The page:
I used to have two responses when faced with stress: spend more or eat more. I still sometimes struggle with stress-eating, but stress-spending hasn’t been an issue since I started this blog.
My mother’s recent health problems, however, have brought a whole new meaning to the word “stress”. “I can’t believe this makes me so tense,” I told Kris. “I know Mom’s in good hands. She’s going to be fine.”
“It’s understandable,” Kris said.
So I was surprised the other night to find that, for the first time in ages, stress drove me to shopping. After a recent visit to the hospital, I found myself in the middle of a nearby mall. What was I doing there? I hadn’t been to a mall in years, and yet there I was, back in an old familiar place, looking for comfort.
I made a deal with myself. “I cannot use my credit card,” I thought. “Or my debit card. But I can spend whatever cash I have in my pocket.” I opened my wallet to look: I had $17.
I made a bee-line to the Barnes & Noble. I used to visit bookstores once or twice a week (spending money on nearly every trip), but one of my keys to building wealth has been to avoid them completely. If I’m not tempted, I cannot spend.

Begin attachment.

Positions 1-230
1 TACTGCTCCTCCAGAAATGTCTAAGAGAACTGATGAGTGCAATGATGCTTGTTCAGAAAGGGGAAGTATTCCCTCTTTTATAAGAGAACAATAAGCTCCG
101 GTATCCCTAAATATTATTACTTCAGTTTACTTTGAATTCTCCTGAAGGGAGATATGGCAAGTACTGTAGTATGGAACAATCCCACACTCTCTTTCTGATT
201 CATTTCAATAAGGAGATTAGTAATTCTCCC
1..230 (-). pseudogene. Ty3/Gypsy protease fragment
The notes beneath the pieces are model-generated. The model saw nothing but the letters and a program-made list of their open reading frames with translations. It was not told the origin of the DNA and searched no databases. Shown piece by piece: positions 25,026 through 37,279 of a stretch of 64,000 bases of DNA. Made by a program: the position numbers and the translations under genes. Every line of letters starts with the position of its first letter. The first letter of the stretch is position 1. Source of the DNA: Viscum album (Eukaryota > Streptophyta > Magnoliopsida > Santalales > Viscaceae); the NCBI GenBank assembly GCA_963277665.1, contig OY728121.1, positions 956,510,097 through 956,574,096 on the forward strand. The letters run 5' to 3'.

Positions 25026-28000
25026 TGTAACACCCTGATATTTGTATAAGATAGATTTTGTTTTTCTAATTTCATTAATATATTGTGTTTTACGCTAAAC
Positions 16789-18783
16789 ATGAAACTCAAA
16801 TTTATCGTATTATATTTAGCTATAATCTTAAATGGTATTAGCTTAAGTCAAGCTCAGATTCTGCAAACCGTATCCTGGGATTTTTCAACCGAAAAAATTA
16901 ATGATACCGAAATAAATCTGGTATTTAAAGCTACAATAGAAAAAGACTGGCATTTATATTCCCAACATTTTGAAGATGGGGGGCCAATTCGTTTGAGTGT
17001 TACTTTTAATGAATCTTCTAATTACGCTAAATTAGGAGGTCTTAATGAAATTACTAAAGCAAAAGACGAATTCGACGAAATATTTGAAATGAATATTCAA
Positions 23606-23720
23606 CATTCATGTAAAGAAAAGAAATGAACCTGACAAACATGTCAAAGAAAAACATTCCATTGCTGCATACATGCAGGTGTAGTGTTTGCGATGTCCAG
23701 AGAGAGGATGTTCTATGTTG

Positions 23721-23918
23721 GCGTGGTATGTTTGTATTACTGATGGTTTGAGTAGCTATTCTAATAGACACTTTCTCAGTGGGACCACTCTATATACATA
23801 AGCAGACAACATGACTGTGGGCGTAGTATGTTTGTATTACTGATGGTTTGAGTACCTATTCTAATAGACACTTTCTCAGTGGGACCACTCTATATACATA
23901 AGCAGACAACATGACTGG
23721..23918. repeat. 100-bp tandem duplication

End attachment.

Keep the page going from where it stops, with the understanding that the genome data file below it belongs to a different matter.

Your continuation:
For fifteen minutes I wandered the store, admiring all the lovely new books: books on personal finance, books on gardening, books on writing. In the end, however, I bought a comic book (of course). I spent $12.99 on The Pride of Baghdad, a graphic novel about lions that escape from the Baghdad Zoo during an American bombing run.
I drove home, read the book, and thought, “I could have borrowed that from the library.”
I’m not sure how I feel about this experience. I’m not mad at myself. “It’s only $12.99,” I keep thinking. Yet I know that’s a slippery slope: spend $12.99 to soothe myself today, and what will I spend tomorrow?
I also know that it’s important not to beat myself up for this choice. One of the keys to my financial turnaround has been learning from my mistakes. Instead of letting a single small error lead to a spiral of failure, I’ve taught myself to accept it and move on. In this case, I recognize that I spent $12.99 to cope with negative emotions, brought another piece of clutter into the house, and bought something I could have borrowed from the library.
There’s no guarantee that I won’t react similarly in the future, but by consciously noting the choice and its implications now, I make it easier to do the right thing in the future.
GRS is committed to helping our readers save and achieve your financial goals.Savings interest rates may be low, but that’s all the more reason to shop for the best rate.Find the highest savings interest rate from Ally Bank, Capital One 360, Everbank, and more.